I’ve been a freelance technical writer since the start of 2014. I’ve learned quite a few things about the profession and myself in the last 4.5 years. Today I thought I’d share a few more of those insights (you can find other comments here and here). They might or might not help you with your decision to pursue a similar career choice.
Lesson 1: Hustling is Hard
The early part of freelancing is challenging because you might or might not have a solid idea of whom your customer base will be. When I metaphorically “hung out a shingle” as a freelance writer, I was trying to be anything to anyone. That was a mistake, as I figured out I’m more useful trying to specialize in particular types of clients. Working with fellow entrepreneurs–as I learned from trying to acquire multiple clients–was not an easy way to pay the bills. Small businesses and sole proprietors seldom have the money or the recurring business need to keep a single technical writer fed, which means acquiring a lot of clients and doing a lot of hustling and research and marketing to bring in the business. It’s not impossible, just very difficult. It turns out that I’m lazy.
Lesson 2: Work with Your Network
My time in the corporate world (20+ years) gave me exposure to multiple types of work and multiple types of potential customers. I moved to Florida with one part-time gig lined up and two potentials in the work. The part-time job I found through a friend of a friend; the other “potentials” were working directly with friends who worked for small or medium-size businesses. My current bill-paying customers are corporations and, again, the work came to me through people I’d worked with before on previous jobs when I was a full-time employee. Those folks reached out to me because I’d favorably impressed them on those jobs.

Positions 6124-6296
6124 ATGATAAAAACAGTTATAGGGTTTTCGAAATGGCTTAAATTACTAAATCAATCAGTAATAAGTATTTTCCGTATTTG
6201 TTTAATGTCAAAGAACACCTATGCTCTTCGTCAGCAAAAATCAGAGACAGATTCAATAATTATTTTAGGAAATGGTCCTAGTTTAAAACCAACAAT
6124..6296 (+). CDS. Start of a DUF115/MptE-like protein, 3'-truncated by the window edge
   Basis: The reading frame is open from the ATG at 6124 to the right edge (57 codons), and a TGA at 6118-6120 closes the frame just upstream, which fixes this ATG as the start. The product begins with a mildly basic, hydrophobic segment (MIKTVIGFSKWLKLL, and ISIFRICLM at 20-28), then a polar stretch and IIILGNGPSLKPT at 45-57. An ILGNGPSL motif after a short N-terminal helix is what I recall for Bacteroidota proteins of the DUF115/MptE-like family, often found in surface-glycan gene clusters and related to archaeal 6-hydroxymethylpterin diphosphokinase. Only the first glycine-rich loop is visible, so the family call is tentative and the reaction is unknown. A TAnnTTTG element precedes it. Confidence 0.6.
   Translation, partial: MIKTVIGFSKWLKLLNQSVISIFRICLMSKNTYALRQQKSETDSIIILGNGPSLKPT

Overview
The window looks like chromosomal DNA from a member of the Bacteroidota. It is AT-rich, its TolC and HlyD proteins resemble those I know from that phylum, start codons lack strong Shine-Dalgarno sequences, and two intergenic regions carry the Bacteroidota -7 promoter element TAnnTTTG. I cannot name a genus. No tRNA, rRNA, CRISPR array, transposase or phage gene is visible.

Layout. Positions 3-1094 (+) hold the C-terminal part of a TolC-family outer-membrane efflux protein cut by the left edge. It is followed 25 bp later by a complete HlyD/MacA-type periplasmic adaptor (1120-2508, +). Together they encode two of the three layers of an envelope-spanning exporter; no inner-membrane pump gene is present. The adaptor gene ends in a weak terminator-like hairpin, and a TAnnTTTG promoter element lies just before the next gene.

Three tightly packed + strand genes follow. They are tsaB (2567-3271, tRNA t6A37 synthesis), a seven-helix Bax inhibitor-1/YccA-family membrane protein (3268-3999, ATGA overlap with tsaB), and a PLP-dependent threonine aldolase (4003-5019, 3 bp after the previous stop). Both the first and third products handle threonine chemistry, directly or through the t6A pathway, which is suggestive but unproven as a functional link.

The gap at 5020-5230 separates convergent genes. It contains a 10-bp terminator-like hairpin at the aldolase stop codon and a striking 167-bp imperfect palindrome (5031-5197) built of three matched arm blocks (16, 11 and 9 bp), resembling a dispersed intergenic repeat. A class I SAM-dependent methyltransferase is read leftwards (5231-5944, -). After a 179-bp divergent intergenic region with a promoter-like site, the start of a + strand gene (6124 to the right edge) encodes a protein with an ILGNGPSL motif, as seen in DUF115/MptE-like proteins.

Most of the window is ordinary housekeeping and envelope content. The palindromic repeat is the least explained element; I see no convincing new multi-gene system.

Lesson 3: You Will Never Take Benefits and Taxes for Granted Again
Most freelancers pay their taxes quarterly by writing checks, as opposed to full-time employees who have their taxes taken out automatically via payroll deduction. This is how you learn how much you’re actually paying to the government, and it has serious implications for how you save and spend your money. For one thing, instead of an employer paying half of your Social Security contribution, as a self-employed person, you pay the full amount.
Healthcare benefits are another thing you learn to appreciate–especially if you’re paying out of pocket. I got spoiled by the employer-supported health insurance plans and quickly learned to shop around if I found my rates going up (there are few discounts for individuals). I haven’t had vision insurance since 2012, dental since 2013. If I have to get glasses or a tooth cleaning, I’m paying out of pocket or waiting for a sale. Not ideal, but I’ve also learned to let my eyeglass prescriptions last longer and to take better care of my teeth.
Lesson 4: You Have Both More and Less Control Over Your Workflow